- Write customer stories aligned to clear ROI for your product’s specific use. Work with your most successful customers to align their verified outcomes to your use case and package a compelling story for your website and other sales enablement content. CS, PMM and marketing need to be involved.
- Get Reviews on G2, TrustRadius or other review site of your choosing. Run an NPS survey and then ask your promoters to write a review. Pay them. When you’re small I prefer to do these asks rather than farming them out.
- Launch welcome drip and onboarding tips. Build a simple digital journey as personalized as possible to deliver value that aligns with your brand and journey.
- Develop internal enablement content so your Sales and CS team understand the journey and customer proof points to speak to prospects and customers.
When you’re bigger, having a community of advocates for easy identification and access, and very clear tracking mechanisms for asks and activities becomes a much bigger requirement for success and delivery of an exceptional journey.
I’d love to say that Customer Success should be the driver of customer marketing. But when it comes down to it, as long as the strategy and work are defined cross-functionally, it shouldn’t matter who drives.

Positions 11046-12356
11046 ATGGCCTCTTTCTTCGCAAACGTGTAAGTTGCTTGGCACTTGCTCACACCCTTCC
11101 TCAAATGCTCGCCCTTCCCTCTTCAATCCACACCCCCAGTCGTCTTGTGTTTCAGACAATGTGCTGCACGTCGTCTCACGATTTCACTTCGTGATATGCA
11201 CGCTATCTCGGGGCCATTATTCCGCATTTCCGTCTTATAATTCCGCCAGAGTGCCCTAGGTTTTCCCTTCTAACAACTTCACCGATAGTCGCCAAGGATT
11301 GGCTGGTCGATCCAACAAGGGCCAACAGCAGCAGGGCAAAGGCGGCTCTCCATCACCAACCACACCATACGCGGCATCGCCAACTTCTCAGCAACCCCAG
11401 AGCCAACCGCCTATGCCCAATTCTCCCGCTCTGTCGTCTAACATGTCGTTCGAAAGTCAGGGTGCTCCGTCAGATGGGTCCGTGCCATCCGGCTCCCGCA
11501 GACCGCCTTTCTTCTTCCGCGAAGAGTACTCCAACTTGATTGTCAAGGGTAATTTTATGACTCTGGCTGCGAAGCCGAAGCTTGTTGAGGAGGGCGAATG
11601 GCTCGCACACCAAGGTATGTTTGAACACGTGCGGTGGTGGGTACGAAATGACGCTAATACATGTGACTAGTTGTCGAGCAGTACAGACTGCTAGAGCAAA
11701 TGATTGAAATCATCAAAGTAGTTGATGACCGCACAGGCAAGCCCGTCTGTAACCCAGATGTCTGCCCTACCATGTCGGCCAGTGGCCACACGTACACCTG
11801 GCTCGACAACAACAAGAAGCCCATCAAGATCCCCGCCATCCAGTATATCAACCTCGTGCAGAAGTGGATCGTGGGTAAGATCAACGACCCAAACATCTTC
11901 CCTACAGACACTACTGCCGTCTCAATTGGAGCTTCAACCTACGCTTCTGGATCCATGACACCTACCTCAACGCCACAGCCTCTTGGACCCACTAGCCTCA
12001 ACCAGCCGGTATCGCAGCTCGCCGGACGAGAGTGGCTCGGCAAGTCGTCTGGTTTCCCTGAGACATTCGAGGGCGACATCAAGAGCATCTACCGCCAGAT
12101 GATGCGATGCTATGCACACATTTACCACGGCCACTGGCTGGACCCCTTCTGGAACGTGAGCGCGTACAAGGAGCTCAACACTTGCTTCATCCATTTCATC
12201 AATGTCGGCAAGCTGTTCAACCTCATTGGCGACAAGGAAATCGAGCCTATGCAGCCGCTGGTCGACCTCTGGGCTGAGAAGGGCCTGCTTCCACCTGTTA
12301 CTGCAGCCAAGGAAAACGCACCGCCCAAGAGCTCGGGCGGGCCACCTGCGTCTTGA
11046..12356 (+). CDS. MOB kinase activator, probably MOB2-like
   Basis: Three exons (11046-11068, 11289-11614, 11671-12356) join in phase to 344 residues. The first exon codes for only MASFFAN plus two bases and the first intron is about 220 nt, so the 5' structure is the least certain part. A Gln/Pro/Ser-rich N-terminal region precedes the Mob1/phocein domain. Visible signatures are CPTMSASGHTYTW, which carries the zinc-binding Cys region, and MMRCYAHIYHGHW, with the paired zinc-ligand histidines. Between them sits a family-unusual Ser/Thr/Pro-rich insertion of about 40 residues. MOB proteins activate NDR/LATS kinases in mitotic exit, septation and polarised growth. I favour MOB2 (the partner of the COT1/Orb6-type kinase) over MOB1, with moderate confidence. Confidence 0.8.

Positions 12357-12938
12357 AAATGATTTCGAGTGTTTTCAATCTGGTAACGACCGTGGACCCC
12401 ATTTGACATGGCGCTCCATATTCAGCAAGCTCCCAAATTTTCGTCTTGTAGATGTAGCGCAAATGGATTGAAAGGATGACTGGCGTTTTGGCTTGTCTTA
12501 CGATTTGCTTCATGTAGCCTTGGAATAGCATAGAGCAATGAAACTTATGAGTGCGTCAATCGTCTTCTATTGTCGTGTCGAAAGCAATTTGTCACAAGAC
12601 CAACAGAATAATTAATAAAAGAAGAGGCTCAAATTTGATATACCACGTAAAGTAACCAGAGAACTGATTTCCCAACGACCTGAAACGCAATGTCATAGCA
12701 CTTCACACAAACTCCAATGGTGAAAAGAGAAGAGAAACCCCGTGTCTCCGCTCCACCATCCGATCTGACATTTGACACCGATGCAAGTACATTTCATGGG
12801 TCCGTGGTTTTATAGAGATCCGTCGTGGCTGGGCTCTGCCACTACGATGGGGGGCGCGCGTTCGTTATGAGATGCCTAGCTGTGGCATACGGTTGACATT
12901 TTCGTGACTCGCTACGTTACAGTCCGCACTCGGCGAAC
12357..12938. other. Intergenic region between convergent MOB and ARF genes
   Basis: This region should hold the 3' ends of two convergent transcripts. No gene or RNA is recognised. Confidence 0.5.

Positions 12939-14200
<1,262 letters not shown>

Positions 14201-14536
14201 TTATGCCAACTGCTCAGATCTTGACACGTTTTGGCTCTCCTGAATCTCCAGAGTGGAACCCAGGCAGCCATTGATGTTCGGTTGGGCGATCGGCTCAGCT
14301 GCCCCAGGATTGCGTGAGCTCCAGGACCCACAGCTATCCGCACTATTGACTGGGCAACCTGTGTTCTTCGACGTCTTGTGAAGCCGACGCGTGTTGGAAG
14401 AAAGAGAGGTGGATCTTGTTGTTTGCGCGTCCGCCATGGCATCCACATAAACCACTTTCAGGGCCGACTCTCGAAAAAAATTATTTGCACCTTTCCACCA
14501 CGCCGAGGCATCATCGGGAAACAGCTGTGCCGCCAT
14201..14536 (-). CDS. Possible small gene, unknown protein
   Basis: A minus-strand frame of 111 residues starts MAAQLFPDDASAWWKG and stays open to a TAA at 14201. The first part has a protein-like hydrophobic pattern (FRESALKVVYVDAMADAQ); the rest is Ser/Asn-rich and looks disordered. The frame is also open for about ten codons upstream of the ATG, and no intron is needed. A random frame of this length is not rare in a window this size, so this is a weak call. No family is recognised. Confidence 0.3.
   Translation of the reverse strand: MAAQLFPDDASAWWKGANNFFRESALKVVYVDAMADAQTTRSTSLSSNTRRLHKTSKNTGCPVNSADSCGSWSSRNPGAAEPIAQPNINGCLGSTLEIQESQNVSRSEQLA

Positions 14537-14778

When these teams work together, it will become clear very quickly whether siloes are blocking work or not. If there are siloes, customer marketing can be one of those engines that facilitates and operationalizes how the business will function so much more smoothly with more collaboration.
Have an open mind and bring representatives from (at least) Customer Success, Marketing and Product Marketing together to share their perspectives and talk through the foundations of your customer marketing efforts. Divide up the jobs to be done, roll up your leaves and get to work!
Don’t be shy.
Connect with Ellie on LinkedIn here.
Is your Customer Success or Support team looking to scale customer relationships with video?